Ernesto Nieto, Featured
Why We Use Immersive-Disruptive Learning
This article is by NHI president and founder Ernesto Nieto.
After our first statewide Lorenzo de Zavala Youth Legislative Session in 1983, we started to receive personal notes, letters, and even telephone calls from parents wanting to know what we done to their children in a matter of eight days being with us.
Almost always, the conversations we held had to do with changes in their children’s attitudes. Parents expressed surprise at the amount of focus they were dedicating to their grades, as well as the sense of cooperation they were demonstrating at home, often choosing to be with parents on weekends instead of their friends. As one parent once put it, “What’s the magic?”
I think about this question even today – 36 years after launching NHI, with more than $25 million that parents and sponsors invested in student tuitions to date, and with several generations of leaders who have taken the teachings of NHI and utilized them for the greater good of the Latino community both here and abroad.
We knew, when we first started creating our programs, that there were several conditions we needed to address:
We knew, first of all, that Latinos in general come from backgrounds of social rejection and diminished aspirations.
We knew that the professional classes of the Latino community were critically thin.
We also recognized that while more Latinos were going to college and receiving degrees, those efforts was mostly focused on community college and regional four year institutions.
In having worked with older professionals for the first two years of NHI’s existence, we were also aware of the frustration and anger with career Latino employees for not being able to move beyond specialist roles in government and private sector life that paid generally well, but were not jobs of policy authority.
Finally, we knew that the idea of leadership for many young Latinos was aimed at moving upward in their careers and professions, focused on themselves and their companies or organizations rather than the entire community. For a good number of them, leadership meant leaving or exiting their communities in order to “make it.”
So, when we first started working with students, we knew we had to alter mindsets and expectations of young people who were mostly focused on college and careers. We’ve created three education programs that use an immersive-disruptive approach – the answer to the question put to us so many years ago, “Where’s the magic?”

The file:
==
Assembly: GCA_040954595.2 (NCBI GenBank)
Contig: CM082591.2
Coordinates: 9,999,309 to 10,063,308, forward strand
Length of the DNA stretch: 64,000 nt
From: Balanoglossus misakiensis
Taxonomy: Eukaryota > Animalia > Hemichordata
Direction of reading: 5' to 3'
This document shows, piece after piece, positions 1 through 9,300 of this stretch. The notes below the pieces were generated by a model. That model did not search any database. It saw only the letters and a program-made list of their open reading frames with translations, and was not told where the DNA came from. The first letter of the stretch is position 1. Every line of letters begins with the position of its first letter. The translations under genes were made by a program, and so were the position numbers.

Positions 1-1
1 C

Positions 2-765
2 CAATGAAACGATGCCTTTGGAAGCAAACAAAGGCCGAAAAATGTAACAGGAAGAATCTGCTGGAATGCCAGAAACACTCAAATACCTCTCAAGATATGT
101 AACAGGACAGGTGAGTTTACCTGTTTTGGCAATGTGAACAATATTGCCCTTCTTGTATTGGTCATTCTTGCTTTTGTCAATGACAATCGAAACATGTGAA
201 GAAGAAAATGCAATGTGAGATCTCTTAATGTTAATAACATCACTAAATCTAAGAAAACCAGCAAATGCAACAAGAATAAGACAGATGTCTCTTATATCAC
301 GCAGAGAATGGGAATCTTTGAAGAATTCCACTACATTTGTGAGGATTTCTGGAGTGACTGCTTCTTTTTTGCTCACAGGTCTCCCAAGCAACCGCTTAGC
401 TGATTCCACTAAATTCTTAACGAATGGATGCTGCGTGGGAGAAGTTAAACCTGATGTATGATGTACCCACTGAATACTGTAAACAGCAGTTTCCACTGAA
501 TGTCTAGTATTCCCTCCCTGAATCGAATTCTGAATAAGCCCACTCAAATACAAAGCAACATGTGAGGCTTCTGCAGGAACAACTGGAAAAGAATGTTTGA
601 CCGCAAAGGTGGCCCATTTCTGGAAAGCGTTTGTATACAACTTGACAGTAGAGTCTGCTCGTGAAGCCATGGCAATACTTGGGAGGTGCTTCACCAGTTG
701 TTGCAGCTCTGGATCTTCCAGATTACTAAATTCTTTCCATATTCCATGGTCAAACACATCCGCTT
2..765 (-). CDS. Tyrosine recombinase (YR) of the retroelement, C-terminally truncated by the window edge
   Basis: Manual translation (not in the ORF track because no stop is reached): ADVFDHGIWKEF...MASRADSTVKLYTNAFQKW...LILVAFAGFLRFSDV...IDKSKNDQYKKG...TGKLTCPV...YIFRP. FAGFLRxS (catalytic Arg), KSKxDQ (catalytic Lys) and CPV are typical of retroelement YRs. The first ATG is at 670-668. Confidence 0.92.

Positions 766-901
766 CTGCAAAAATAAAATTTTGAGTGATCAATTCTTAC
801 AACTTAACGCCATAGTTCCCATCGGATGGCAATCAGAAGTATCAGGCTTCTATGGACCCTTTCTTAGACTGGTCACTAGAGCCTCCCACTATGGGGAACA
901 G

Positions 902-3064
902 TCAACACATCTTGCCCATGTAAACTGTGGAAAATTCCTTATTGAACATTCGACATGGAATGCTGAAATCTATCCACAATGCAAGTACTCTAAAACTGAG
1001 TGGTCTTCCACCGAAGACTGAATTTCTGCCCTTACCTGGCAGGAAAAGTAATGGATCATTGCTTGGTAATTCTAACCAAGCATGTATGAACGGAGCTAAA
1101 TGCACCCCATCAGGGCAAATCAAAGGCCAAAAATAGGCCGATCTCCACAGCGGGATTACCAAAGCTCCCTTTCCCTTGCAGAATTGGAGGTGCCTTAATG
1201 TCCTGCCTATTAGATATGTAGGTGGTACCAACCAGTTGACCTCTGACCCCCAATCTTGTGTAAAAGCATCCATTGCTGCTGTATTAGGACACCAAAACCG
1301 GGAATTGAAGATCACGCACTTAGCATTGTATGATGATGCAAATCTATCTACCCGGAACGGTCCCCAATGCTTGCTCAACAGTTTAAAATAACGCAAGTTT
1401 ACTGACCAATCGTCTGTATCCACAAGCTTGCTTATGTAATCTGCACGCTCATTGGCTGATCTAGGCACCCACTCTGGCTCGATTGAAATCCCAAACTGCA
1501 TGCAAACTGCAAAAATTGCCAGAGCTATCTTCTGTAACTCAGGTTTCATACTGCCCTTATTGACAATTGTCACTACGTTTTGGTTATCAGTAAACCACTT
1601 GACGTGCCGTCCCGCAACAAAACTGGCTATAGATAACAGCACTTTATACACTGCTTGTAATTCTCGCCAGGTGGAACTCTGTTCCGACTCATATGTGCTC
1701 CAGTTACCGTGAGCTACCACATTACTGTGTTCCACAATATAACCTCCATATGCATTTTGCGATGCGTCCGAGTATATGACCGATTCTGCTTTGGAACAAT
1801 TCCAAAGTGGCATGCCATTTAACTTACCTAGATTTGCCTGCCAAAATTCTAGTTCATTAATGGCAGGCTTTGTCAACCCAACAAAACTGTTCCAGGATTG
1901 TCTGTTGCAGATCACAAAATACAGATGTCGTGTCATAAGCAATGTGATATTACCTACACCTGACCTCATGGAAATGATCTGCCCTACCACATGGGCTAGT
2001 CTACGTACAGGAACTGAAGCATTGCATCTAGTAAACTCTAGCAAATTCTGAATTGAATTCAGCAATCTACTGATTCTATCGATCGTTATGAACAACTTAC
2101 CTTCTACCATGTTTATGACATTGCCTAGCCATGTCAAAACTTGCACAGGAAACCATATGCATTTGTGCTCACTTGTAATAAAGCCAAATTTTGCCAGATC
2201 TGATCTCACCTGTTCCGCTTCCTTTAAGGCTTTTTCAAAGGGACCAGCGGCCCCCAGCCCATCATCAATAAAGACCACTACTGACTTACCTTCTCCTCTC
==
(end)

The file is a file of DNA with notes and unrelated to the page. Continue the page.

Our programs do more than teach students to be better public speakers, practice public policy, and prepare for college. Our programs equip young people with the skills and competencies they need to critically assess their operating beliefs and outlooks, to make strategic changes in the mental models they use to make critical decisions about themselves, and to develop the insight and capacities to change themselves from within.
This enables them to exercise greater control over the outcomes they most desire in furthering their personal development, their readiness to lead healthy economic social and economic lives, and capacities to play key roles as leaders in the communities where they live.
It’s no longer sufficient in our world to have a high school diploma or a college degree, especially for those who aspire to lead their communities. We have programs that teach cultural identity, confidence, perspective, and the willingness to break out of one’s own comfort zone. And to do that, we can’t settle for offering the type of teaching students encounter in school.
The immersive-disruptive approach is not only different, it makes a difference in our students’ lives, which is why so many of our alumni find the “magic” we offer to be life-changing, essential, and indispensable.